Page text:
On August 13, 2020, the U.S. Environmental Protection Agency (EPA) issued two final rules—a Methane Policy Rule and an Inspection Rule —rolling back portions of its New Source Performance Standards (NSPS) for the oil and gas industry. In explaining these changes, EPA Administrator Andrew Wheeler stated that the EPA rescinded portions of the Methane Policy Rule because those portions were based on an impermissibly broad interpretation of the Clean Air Act (CAA).

Updated methane regulations rescind methane standards and ease emissions requirements

Under the new Methane Policy Rule, the EPA rescinded methane and volatile organic compound (VOC) emissions standards for new and modified oil and gas transmission and storage infrastructure, including methane limits for new and modified oil and gas production and processing equipment.

Under the Inspection Rule, the EPA relaxed requirements for oil and gas operators to monitor emissions leaks. This Rule excludes low production well sites (“where the total combined oil and natural gas production for the well site is at or below 15 barrels of oil equivalent per day”) from fugitive emissions monitoring, as long as operators maintain records to demonstrate well production remains at or below the requisite threshold. Additionally, all fugitive emissions monitoring may stop when all major production and processing equipment is removed from the well site.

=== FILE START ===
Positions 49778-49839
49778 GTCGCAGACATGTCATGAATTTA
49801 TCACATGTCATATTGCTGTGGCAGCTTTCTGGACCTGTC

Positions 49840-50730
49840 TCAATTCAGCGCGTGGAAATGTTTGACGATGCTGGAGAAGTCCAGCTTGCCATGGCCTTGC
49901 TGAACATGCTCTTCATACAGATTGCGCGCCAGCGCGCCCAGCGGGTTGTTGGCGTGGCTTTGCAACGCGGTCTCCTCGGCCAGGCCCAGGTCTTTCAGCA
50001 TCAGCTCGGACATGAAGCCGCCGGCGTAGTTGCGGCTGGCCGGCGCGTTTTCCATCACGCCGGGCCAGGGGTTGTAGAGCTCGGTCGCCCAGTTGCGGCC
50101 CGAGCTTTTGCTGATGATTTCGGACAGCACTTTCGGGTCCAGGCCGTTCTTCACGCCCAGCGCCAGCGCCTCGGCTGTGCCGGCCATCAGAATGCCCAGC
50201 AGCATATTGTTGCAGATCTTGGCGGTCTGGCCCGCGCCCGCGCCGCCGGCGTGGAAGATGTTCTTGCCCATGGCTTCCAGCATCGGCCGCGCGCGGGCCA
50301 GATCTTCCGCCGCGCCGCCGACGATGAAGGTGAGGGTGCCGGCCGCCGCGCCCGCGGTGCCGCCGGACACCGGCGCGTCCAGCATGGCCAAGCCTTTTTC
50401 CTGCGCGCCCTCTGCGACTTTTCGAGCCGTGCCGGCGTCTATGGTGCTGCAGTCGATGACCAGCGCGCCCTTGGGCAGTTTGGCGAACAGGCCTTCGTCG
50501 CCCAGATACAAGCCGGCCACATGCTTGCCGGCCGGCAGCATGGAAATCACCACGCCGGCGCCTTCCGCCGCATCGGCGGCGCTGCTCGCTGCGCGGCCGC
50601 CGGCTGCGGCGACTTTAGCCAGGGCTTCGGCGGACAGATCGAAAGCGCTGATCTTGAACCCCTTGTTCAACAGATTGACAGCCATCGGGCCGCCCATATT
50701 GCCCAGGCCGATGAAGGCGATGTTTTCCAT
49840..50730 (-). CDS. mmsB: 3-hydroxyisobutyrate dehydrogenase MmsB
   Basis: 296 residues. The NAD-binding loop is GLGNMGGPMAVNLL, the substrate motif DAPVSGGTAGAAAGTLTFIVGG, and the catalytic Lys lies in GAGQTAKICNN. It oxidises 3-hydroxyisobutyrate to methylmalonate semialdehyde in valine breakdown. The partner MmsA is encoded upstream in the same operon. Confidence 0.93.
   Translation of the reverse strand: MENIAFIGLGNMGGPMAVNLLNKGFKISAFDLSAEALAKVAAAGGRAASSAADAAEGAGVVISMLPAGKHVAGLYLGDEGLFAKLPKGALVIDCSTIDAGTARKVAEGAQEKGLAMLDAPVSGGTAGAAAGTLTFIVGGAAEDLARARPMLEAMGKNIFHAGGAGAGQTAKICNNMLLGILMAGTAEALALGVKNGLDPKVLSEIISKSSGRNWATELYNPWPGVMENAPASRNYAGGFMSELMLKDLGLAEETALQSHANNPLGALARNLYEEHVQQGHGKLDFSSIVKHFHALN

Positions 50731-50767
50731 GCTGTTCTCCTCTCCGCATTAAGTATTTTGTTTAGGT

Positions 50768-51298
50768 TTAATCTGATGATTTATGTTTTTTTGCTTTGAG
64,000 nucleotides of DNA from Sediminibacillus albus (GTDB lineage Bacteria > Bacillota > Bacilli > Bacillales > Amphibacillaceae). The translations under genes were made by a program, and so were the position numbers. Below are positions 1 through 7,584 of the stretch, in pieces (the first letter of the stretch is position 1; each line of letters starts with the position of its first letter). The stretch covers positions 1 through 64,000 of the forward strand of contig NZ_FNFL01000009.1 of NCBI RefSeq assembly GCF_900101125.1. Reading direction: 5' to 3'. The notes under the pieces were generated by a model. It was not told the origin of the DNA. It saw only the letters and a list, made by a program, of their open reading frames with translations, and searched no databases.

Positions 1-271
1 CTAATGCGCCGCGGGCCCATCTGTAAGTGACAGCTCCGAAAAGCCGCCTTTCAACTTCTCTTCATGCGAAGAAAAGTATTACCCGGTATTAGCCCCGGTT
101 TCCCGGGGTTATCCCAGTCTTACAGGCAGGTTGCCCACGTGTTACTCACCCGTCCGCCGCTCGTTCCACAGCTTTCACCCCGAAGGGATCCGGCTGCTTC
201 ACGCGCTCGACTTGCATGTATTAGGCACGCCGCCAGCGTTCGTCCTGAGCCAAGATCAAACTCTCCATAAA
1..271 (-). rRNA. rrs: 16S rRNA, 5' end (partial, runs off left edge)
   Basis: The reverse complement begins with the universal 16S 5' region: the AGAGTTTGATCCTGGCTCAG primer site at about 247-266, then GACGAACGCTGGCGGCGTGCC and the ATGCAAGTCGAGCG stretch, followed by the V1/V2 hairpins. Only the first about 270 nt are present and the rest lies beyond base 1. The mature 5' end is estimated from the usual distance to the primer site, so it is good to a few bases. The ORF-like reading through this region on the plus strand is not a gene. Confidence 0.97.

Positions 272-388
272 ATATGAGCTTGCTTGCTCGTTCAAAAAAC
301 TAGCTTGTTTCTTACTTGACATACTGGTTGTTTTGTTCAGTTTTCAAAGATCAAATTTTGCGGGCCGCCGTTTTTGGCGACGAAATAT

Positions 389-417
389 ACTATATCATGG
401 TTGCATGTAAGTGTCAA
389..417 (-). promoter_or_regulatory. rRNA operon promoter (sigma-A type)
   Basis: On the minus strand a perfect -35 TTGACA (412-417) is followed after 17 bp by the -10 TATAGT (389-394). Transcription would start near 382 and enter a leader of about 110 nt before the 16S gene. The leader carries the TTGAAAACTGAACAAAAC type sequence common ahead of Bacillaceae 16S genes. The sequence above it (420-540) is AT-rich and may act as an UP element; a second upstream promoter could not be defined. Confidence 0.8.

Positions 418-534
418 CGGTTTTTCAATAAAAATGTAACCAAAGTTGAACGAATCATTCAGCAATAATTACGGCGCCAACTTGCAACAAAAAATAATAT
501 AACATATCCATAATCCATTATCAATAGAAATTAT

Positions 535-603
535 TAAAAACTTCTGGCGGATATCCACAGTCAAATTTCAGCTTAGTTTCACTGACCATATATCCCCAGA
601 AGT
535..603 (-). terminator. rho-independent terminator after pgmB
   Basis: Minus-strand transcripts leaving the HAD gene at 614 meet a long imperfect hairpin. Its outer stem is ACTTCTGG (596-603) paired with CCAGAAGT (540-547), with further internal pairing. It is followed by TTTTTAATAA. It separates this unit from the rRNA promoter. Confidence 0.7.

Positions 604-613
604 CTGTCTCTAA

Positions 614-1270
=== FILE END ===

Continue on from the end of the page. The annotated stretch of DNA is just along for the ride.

New ‘Significant contribution finding’ prerequisite to future air pollutant regulations

In addition to its methane-specific changes, the Methane Policy Rule also adds a new analysis the EPA must perform prior to regulating new air pollutants from existing source categories. It concludes that, as a prerequisite for newly regulating any air pollutant that the Agency did not consider when initially regulating the source category under the CAA, the EPA must make a finding that emissions of that air pollutant form the source category “cause or contribute significantly” to air pollution that may “reasonably be anticipated to endanger public health or welfare.” The Rule terms this prerequisite finding as the ‘significant contribution finding’ (SCF).

Litigation impacts

The day after issuing the new rules, the EPA filed a memorandum in support of its motion for summary judgment in litigation brought by a coalition of states to force further methane regulations. The EPA argued that it no longer makes sense to continue the litigation after the EPA’s decision that it lacks authority to issue regulations on methane emissions. Litigation challenges to the new rules from non-governmental organizations and possibly industry groups are expected.

Split response to the methane rollbacks

Response to the new rules has been split among the key stakeholders. While environmental groups have already stated their intention to fight the EPA’s new rules in court, the oil and gas industry is divided between supporting the changes or criticizing them. The American Petroleum Institute and smaller oil and gas companies have previously argued that methane regulations are redundant and too costly; however, larger oil and gas companies have previously urged the federal government to regulate emissions directly.